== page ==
There may be few 15-year-olds who aspire to become professional clowns but Premchand Mandal was sure of the road he was about to take when he left Patna for Mumbai after his Class X exams in 2000. “I came to this city to make a living and the first job I sought was that of being a clown,” he says. The entertainment company he worked for provided some training but he watched videos on YouTube for hours at a stretch to perfect the art of clowning. That was 17 years ago. Today, at 32, Mandal’s “BoBo The Clown” takes part in several group acts and solo performances across the city.
“I came to Mumbai alone, and in a time of need. Not many would have chosen the field I did, but it felt unique and interesting and so I went ahead with it”, says Mandal, whose family now lives with him in Navi Mumbai.
The demand keeps fluctuating — the busy months being October to January. Diwali and Christmas are the festive seasons, and bring a lot of customers. For the rest of the year they rely on children’s birthday parties and private events. However, Mandal and his group also perform pro bono for charity functions, fundraisers, and especially children’s causes.
However, being a clown is a lot of hard work, he says. “Sometimes we have to keep up the act for 5-6 hours non-stop, and maintaining the same level of enthusiasm for a stretch can be really exhausting. While we’re allowed short breaks, it is practically impossible to stop when surrounded by children who are too enthralled to lose sight of us, even for a moment!” The lack of a decent pay rate is another cause of concern. “We get paid as a group for the entire day. With the unpredictability in the demand, and the cost of props and make-up, what we make at the end of the month is a very modest amount”.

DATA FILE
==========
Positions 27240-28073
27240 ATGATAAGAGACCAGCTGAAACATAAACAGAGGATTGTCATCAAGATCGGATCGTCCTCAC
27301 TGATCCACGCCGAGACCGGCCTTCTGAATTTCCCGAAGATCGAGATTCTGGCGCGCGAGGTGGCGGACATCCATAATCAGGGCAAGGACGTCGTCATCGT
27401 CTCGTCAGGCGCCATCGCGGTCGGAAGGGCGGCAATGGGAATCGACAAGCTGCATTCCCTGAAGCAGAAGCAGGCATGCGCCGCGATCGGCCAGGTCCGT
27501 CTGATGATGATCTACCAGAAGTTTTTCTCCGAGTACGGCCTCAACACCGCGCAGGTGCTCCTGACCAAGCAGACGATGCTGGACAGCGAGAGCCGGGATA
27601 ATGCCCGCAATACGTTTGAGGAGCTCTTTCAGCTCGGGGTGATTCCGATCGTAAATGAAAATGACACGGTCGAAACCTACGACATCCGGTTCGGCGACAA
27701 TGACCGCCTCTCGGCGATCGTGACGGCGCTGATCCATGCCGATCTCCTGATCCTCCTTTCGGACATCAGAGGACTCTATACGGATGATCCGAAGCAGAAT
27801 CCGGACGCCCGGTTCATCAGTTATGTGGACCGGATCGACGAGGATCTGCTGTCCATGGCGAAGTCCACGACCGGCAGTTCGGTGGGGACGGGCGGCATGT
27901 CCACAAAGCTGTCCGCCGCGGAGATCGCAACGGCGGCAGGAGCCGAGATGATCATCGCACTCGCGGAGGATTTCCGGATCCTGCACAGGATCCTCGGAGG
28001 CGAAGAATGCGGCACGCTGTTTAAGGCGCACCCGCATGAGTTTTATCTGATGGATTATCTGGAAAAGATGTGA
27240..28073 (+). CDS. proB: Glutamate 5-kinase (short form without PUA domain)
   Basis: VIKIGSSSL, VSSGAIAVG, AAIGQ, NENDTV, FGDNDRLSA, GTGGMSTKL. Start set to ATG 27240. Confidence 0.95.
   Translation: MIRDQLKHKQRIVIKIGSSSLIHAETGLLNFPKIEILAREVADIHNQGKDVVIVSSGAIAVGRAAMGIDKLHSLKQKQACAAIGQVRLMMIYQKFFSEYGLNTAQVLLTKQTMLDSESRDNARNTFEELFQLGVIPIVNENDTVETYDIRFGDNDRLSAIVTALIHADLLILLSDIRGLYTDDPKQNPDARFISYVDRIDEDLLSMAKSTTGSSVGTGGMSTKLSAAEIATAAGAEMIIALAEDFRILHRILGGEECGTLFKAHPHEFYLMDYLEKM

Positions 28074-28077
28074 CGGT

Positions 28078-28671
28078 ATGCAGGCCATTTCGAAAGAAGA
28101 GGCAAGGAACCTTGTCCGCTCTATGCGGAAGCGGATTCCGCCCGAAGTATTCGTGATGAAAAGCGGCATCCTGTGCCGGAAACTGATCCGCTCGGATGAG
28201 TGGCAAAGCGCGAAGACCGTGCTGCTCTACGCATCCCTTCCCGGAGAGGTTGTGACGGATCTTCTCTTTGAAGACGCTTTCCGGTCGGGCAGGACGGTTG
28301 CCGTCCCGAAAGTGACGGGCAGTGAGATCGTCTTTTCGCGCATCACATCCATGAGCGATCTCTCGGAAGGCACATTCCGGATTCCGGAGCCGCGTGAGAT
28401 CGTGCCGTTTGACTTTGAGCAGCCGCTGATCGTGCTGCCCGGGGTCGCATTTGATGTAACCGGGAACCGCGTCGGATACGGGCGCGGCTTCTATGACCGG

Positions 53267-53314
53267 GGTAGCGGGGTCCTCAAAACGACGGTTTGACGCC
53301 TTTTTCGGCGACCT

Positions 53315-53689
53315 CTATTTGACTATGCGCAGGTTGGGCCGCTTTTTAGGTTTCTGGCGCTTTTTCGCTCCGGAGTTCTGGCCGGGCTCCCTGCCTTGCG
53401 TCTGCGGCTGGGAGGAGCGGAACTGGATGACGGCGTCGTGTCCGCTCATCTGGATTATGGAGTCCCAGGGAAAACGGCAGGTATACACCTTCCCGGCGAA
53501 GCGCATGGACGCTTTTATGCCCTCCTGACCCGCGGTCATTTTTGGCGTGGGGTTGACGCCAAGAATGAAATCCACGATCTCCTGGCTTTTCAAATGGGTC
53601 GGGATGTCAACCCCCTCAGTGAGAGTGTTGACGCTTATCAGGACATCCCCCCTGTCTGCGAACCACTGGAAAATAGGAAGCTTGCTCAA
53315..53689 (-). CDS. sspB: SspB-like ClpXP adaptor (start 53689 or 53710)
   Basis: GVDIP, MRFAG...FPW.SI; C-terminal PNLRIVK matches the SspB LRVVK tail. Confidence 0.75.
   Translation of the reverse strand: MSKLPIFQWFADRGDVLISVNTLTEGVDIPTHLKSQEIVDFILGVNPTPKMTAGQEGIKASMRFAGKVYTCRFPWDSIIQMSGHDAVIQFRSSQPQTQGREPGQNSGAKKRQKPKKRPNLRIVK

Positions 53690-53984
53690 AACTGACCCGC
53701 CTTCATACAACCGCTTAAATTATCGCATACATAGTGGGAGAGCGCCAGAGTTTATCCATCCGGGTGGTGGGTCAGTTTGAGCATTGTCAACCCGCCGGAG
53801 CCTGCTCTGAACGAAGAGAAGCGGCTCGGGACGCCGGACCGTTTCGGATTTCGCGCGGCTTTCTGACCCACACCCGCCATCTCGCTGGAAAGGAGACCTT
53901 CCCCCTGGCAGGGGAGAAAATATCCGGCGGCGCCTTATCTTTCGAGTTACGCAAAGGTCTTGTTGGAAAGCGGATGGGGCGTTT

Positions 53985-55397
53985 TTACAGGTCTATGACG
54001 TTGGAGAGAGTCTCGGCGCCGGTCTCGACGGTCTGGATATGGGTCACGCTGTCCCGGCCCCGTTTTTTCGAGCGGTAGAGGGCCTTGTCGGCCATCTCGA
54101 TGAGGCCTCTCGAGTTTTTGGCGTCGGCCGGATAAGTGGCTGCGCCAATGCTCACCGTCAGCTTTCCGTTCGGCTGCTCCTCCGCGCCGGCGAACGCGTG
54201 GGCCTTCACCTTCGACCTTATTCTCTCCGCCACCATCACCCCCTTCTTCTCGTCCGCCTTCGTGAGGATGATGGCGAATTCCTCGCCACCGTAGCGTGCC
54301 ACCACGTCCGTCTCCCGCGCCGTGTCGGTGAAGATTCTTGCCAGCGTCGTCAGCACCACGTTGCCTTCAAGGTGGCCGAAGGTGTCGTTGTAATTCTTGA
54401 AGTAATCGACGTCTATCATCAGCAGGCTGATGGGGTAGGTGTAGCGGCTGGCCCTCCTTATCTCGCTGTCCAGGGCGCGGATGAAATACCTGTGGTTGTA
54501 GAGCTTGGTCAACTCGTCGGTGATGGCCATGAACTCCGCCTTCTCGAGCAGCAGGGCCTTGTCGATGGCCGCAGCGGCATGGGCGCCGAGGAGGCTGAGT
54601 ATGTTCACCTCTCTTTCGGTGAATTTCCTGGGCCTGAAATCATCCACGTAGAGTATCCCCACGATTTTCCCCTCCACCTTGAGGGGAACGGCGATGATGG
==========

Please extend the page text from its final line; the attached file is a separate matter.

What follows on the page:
However, Mandal has no complaints about the nature of his work; but its perception in society is what bothers him. “Some people don’t respect my job, and most don’t treat it as a serious occupation. But in fact, it is very satisfying to be able to captivate an audience and make them laugh. I even accredit my positive state of mind and energetic attitude to my profession. Even when I don’t have paint on my face or a big red nose on, I’m constantly smiling at everyone”, he says.
Now, Mandal aims to open professional classes to be able to teach clowning as a skill to others. “It is as good a performing art as any. Parents send their children to learn dance or music. So, why not the art of clowning?” he asks.
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